As a kid I remember having hated one smell that came from the kitchen. It was the smell of making ghee. I hated it so much that my mother or grandmother would make ghee only when I was out for a few hours, so that the smell would be gone till I'm back! Then I moved to US and brought a can of Ghee with me. It was the easiest way to get ghee but I did not like it as much as the ghee my mother made at home. Having no option, I continued to use it.
After a few months, the ghee was coming to an end, and I was thinking what to buy next. And to my shock, I saw a lot of women posting on Facebook that the ghee they bought from the Indian store had fats separated, some had a weird smell in a few days and some said it was probably adulterated with something. I was so confused about what to do! But, soon my mother came here and said she would make fresh ghee at home. I told her I had heard that unsalted butter yields good ghee here.
A short trip to costco, we picked up Kirkland's Unsalted Sweet Cream Butter which is a 4*1 lb pack and headed home. Straight to the kitchen, and viola; in 20 minutes we had about 3 ¾ lb of ghee. This ghee was made fresh at home, no additives and had just one ingredient, unsalted butter (the belief is that the butter is pure). The experience was amazing, and now I no more need to bother about bringing ghee from India. I can make it fresh at home. It makes a lot of sense as it is fresh, pure and economical compared to the ghee from the Indian store.
Unsalted Butter 1 lb
Let the unsalted butter thaw on the kitchen counter for an hour. This step is not mandatory, but helps make the ghee a little faster. Once the sticks are at room temperature, take a large thick bottom pan and place them in it. Turn the gas to medium flame and let the butter melt completely. Stir it a couple of times. Once the butter has melted, keep the flame to the lowest setting and let it heat.
In a while you will see the butter foam. Keep stirring in intervals to ensure that the butter does not stick to the bottom of the pan. The whole process from start till the foam appearing will take about 8-10 minutes, depending on the pan size and the temperature. Keep stirring till all the foam clears from the top. Once the foam has cleared, you will see some brown particles at the bottom of the pan. When you can see through the transparent ghee, it should most likely be done.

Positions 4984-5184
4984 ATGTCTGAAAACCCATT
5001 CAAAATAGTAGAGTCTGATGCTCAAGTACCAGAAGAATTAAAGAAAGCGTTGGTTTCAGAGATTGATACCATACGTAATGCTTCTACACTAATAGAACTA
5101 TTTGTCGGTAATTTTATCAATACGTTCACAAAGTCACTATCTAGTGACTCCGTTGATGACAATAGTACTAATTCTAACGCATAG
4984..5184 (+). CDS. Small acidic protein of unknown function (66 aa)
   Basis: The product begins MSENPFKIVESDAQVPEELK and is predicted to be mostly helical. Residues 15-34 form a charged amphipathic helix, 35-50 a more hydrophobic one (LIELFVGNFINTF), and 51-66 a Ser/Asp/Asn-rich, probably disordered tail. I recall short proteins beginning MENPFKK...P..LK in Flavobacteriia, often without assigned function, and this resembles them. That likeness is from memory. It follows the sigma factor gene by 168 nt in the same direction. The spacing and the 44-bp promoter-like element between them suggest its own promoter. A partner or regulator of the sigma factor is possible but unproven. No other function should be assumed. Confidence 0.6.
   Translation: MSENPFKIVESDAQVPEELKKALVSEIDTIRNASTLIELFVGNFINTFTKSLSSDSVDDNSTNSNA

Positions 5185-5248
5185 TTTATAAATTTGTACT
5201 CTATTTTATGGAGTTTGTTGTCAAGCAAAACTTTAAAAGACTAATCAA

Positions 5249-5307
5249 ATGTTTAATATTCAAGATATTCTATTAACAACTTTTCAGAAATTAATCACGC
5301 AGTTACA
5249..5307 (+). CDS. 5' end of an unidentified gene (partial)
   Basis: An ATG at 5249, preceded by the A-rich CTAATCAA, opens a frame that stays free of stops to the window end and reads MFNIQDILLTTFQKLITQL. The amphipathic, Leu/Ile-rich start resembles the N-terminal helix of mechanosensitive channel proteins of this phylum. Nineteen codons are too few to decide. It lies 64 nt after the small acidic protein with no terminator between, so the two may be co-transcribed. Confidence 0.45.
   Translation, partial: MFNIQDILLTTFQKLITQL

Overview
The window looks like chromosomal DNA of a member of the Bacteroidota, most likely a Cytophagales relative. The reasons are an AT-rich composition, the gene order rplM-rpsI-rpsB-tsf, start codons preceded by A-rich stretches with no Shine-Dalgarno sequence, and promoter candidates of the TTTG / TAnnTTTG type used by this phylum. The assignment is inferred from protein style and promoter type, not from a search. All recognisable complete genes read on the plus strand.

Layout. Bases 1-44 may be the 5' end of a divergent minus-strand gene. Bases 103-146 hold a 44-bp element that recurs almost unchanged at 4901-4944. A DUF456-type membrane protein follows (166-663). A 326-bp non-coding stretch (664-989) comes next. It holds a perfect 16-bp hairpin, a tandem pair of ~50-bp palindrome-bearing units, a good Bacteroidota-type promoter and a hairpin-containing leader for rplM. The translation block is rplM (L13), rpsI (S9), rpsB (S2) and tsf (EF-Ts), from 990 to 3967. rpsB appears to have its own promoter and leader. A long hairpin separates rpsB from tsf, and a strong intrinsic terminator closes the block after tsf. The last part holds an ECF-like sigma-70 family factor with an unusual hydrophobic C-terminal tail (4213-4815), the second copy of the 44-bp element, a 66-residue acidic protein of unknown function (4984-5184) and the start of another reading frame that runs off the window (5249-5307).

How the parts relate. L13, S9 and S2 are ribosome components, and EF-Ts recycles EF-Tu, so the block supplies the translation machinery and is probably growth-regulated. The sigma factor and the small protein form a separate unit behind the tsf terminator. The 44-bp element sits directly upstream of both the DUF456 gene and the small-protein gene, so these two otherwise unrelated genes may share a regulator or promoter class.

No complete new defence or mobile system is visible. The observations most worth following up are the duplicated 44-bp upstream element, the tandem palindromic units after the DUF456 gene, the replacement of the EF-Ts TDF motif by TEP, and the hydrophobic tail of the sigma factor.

To confirm, sprinkle half a teaspoon of water on the surface. If it crackles immediately and bubbles on the surface, the ghee is done. If not, heat it for another couple of minutes and repeat the test. Once you have ensured the ghee is cooked, turn down the flame. Remember there is just a few seconds between cooked ghee and burnt ghee. So keep a close eye. Let the pan and the ghee cool a little before transferring it.
I generally prefer glass bottles or mason jars to store the ghee. Clean and completely dry the jars. Then either through a sieve with tiny holes or through a muslin cloth, transfer the ghee to the jars. The total amount of ghee that is prepared is about 3.75 lbs from 4 lbs of butter. Do not close the lids instantly, else the steam will be trapped and will drip into the ghee as water, spoiling it. Close it once it is cool and hardened. Store the bottles in a cool dry place.
For the brown particles that settle at the bottom of the pan, some people including my mother like to add flour, salt and green chili paste and make bhakri out of it. You may want to do that too! I made the ghee and transferred it to three containers, one for immediate consumption, a medium bottle for regular use and the largest jar was refrigerated for future use.